Whenever I sit down to write, I think about what I might say before I begin. I meditate on a specific piece of scripture or idea. After that, I put pen to paper. I can’t possibly compare my process of creating to anything God creates, but for me it’s amazing to have just a tiny glimpse of His process. He cares about what He creates, and therefore, He plans every piece with detailed intention.

How many times do we sit down and think about the process of our own creation in the womb? I’m betting the time we spend doing that is nonexistent. And, if we did, would we relate it to God or biology? Before God created us, He thought about us individually. Not one of us is an accident. God doesn’t create anything by accident. His purpose fuels our purpose. Our lives mean something. I don’t know who it is reading this that needs to hear these words, but I will tell you right now that God has a plan for you and no matter what anyone has ever told you, you were created  in love by love. God is love and He created you. Just like the prophet Jeremiah, you were on the mind of God before ever being placed in the womb.

Let’s move to the next part of the scripture.

“Before you were born I sanctified you…”

To be sanctified means to be set apart. As a child, were you ever selected to do something special? Maybe you were chosen to be on a sports team or had a role in a play. What about as an adult? Do you remember the way you felt when your spouse made it clear they wanted their forever to include you? Those moments in time are examples of situations that set us apart from others. When they happened they made us feel pretty good, right?  Can you imagine how life changing it would be if we could all just have the faith of a mustard seed in believing we were set apart by the Almighty before time began?  Before we ever breathed the outside air, every detail of purpose, calling, and kingdom building ability was carefully crafted in each of us. Saint Augustine said, “God loves each of us as if there were only one of us.”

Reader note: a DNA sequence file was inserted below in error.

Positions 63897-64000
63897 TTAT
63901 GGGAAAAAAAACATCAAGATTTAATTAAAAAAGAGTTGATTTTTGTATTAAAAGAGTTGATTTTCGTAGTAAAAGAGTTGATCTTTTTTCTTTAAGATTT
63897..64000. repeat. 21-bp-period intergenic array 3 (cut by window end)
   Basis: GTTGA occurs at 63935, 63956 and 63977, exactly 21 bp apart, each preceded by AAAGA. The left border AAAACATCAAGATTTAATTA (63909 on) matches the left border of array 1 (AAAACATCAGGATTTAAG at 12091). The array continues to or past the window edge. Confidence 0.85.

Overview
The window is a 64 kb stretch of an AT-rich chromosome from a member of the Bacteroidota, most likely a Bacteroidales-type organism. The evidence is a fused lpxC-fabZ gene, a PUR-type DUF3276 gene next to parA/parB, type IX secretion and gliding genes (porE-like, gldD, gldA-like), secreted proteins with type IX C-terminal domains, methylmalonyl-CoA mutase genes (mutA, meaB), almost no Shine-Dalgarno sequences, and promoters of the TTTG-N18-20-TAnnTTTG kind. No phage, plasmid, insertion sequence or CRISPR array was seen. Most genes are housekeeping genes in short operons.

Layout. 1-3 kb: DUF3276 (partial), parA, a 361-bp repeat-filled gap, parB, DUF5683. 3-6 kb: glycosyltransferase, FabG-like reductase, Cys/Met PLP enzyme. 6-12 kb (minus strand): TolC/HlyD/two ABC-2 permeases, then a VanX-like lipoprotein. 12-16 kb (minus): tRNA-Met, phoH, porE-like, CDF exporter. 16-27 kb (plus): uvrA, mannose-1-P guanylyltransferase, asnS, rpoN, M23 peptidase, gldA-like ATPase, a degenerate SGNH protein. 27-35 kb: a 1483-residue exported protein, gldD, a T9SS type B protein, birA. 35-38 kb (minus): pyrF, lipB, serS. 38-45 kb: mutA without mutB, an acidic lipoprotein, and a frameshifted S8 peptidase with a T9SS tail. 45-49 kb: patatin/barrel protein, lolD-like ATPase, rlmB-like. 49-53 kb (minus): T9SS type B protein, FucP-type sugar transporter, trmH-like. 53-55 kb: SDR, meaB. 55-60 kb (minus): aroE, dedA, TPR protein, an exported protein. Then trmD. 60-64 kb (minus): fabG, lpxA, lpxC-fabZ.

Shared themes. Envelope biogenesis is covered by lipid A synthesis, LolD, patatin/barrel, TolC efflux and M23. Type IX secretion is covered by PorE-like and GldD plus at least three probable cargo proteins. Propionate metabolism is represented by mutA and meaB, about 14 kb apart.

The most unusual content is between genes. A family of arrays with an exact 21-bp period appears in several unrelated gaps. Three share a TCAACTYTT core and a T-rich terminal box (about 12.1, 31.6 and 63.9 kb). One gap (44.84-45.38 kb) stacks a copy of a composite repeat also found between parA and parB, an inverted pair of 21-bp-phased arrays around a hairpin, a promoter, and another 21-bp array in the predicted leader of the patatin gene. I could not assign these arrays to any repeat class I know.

Let’s look at the last piece of the passage.

“I ordained you a prophet to the nations.”

Okay, friends, here’s the tricky part. Jeremiah’s calling was different from our own. We aren’t all meant to be prophets. The apostle Paul gives an overview of this:

There are diversities of gifts, but the same Spirit. There are differences of ministries, but the same Lord. And there are diversities of activities, but it is the same God who works all in all.

-1 Corinthians 12:4-5

  • I would like you to think carefully about the following question: what are you called to do?

Remember, world changers aren’t defined only by those who are called to witness to dying nations. (Like our Jeremiah) Last week, we talked about living our callings in the typical day-to-day. From changing diapers to showing kindness to our neighbors we are living the Great Commission. We don’t often look at everyday activities as living a life of great purpose, but that’s exactly what it’s all about. What happens during the events of an average day changes lives and makes disciples.